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Sights to see 22.08.2019
Kamergersky Lane
Kamergersky Lane (lit chamberlains lane) goes from Tverskaya Street to Bolshaya Dmitrovka and has a very small length (only 250 meters) but a rich history connected with the life and work of a large number of famous figures of Russian culture. This is one of the most famous streets of Moscow.

The Lane was renamed many times - Spassky, Starogazetny, and even the Hudojestvenny Teatr (lit. Art Theatre) passage. But in the end, the name Kamergersky was assigned to it.

The street has been known since the 16th century, when the St. George Convent was built between Kamergersky lane and the parallel Georgievsky Lane. Its territory reached almost to the middle of the alley.

In the XVII century on each side of the lane were 3-4 possessions, and it was only seven meters wide. In the XIX century, the appearance of the street has changed greatly, many houses have changed their owners. In the fire of 1812, the St. George Monastery was badly damaged, and then was abolished, and all wooden buildings burned down.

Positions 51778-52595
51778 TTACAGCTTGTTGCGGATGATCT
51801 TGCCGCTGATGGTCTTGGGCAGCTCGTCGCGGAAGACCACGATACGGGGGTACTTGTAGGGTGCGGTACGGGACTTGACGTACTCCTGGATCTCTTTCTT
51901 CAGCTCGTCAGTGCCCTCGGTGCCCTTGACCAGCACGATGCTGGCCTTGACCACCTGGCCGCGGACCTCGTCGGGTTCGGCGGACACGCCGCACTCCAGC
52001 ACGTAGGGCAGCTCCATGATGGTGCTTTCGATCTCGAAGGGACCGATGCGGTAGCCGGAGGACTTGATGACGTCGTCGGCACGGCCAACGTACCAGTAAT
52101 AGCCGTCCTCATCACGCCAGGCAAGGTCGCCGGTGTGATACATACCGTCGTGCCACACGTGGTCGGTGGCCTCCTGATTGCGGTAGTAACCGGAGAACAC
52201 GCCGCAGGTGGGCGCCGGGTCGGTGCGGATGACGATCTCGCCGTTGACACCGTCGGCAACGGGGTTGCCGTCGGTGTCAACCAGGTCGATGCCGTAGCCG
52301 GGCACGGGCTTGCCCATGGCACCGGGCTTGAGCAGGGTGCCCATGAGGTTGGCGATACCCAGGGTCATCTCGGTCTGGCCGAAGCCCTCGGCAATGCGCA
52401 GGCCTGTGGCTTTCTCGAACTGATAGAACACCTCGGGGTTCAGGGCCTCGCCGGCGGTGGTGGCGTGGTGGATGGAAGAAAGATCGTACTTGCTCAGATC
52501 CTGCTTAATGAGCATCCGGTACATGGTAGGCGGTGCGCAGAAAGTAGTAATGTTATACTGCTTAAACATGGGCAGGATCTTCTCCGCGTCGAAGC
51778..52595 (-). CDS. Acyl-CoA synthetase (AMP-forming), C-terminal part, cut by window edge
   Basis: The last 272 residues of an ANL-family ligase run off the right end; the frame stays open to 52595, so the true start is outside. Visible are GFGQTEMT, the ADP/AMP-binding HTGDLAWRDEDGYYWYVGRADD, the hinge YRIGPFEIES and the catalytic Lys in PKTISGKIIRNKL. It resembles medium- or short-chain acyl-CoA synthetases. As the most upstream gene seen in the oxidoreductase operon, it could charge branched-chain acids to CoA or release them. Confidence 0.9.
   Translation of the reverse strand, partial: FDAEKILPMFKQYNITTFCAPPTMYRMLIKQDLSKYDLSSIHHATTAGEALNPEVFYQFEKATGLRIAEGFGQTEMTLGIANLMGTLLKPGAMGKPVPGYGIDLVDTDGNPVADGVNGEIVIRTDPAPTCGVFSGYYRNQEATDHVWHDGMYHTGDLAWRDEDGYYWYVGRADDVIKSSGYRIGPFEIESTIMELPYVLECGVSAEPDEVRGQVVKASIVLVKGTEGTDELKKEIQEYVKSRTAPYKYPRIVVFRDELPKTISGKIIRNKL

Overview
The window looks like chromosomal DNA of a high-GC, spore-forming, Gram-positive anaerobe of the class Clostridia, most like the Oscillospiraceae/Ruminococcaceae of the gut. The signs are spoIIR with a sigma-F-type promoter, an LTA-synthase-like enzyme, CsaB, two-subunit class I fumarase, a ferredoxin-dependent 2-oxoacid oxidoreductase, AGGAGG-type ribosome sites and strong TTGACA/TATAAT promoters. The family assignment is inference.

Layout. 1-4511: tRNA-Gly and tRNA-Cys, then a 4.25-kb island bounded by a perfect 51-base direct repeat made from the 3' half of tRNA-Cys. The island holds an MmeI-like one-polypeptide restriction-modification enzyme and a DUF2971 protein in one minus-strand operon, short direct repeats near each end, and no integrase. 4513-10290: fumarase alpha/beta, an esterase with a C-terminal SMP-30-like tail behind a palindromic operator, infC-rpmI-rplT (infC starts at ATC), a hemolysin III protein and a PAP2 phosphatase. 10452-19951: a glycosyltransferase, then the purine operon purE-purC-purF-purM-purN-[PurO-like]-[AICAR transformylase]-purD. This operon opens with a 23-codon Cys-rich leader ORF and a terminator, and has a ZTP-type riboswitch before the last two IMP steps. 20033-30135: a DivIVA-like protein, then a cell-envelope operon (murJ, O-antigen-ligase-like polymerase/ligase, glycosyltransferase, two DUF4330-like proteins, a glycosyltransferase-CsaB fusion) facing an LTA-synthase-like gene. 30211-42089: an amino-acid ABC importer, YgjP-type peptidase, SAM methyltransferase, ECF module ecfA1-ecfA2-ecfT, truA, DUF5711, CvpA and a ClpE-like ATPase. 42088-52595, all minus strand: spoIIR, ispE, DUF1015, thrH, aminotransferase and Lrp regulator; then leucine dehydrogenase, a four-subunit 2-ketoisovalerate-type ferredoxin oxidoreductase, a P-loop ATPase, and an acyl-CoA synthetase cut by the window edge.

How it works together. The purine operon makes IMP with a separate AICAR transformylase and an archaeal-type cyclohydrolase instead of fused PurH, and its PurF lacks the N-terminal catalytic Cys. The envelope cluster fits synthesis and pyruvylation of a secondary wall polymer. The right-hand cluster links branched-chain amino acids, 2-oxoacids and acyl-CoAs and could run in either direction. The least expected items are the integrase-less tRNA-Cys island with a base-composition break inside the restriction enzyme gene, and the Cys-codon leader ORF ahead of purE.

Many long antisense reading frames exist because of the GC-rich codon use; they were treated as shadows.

First and foremost, it is closely connected with the names of many Russian big cultural figures.

For example, the former Streshnyov's Estate is famous for being the place where Pushkin played cards and Leo Tolstoy worked on his War and Peace novel. Another local highlight is the former Chevalier Hotel — a popular place to stay among the writing elite of the 19th century (Nekrasov, Fet, Pushchin, Tolstoy, Chaadayev, etc.).

Some other famous Russians who used to live in the lane include writers Michail Sholokhov, Jury Olesha, and Lev Kassil, actors Vasily Kachalov and Lyubov Orlova, composer Sergei Prokofiev, painter Vasily Tropinin, poets Mikhail Svetlov and Eduard Bagritsky.

The lane also boasts Chekhov Moscow Art Theater, the Pedagogical Book House (one of the oldest Moscow stores), monuments to actor Stanislavsky, playwright Nemirovich-Danchenko, and composer Prokofiev.

Nowadays, Kamergersky Lane is a charming beautifully illuminated place full of cozy restaurants and street musicians. But it still bears the Bohemian spirit of the 19th century Moscow. No doubt, it’s a great place for a pleasurable stroll!

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